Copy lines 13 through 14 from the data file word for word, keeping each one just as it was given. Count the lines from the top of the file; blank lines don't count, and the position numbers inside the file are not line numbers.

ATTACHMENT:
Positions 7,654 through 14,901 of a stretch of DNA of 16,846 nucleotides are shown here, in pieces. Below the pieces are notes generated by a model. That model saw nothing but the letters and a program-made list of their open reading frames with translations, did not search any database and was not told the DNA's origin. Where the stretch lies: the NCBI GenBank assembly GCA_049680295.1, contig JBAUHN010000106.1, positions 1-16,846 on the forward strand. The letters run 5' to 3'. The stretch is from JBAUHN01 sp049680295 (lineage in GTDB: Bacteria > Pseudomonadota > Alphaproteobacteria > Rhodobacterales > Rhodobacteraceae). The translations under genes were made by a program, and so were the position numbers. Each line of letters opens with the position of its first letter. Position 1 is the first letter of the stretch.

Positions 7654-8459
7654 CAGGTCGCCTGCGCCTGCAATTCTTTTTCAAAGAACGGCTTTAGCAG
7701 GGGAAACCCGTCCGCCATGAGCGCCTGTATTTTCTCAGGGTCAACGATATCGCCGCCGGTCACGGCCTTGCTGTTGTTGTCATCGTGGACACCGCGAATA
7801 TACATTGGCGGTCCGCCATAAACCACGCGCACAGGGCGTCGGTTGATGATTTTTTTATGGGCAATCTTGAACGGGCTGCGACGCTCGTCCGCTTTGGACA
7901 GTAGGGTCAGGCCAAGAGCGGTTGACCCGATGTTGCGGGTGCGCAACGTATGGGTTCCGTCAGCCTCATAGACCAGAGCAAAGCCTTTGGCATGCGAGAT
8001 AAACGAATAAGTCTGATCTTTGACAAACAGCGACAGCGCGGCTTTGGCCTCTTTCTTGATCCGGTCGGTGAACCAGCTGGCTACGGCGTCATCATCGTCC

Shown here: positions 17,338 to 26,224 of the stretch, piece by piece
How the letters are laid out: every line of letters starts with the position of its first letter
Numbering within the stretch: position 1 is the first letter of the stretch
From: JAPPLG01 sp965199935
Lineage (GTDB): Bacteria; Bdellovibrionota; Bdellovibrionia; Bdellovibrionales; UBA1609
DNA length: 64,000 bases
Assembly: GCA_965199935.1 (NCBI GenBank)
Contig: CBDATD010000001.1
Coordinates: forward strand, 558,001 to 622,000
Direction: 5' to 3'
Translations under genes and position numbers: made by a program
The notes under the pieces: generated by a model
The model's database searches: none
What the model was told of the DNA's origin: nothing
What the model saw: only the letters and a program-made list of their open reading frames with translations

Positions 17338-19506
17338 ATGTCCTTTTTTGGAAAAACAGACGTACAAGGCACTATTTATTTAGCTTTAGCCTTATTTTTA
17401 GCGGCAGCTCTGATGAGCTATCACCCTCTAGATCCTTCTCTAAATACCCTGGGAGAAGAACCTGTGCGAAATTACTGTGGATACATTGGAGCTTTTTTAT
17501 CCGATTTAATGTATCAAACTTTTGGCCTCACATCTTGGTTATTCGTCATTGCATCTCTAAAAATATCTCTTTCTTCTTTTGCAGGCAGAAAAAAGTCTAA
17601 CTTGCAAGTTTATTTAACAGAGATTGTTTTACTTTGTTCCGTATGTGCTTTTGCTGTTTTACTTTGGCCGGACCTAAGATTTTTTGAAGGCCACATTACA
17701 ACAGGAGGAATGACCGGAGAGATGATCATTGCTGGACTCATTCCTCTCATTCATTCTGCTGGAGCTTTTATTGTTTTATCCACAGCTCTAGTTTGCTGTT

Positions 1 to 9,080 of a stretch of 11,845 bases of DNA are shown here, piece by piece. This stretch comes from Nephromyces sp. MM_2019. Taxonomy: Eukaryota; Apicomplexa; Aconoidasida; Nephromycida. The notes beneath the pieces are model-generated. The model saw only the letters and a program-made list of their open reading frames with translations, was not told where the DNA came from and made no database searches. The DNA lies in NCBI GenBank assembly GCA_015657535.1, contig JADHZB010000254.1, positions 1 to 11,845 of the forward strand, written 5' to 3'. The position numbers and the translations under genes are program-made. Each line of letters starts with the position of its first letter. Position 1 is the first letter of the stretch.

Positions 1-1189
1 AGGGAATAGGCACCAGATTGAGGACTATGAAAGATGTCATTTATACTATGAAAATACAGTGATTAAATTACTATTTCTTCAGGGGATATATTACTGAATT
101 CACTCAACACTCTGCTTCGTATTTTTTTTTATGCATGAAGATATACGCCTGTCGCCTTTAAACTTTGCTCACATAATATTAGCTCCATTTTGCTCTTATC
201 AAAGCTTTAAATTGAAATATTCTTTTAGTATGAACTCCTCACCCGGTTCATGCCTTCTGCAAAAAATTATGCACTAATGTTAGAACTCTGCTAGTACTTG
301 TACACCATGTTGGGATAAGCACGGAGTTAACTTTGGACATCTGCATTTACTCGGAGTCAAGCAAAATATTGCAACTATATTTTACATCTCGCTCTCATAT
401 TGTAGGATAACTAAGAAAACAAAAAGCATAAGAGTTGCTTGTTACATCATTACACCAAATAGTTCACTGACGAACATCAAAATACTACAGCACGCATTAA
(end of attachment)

DNA length: 64,000 bases
Assembly: GCA_965199935.1 (NCBI GenBank)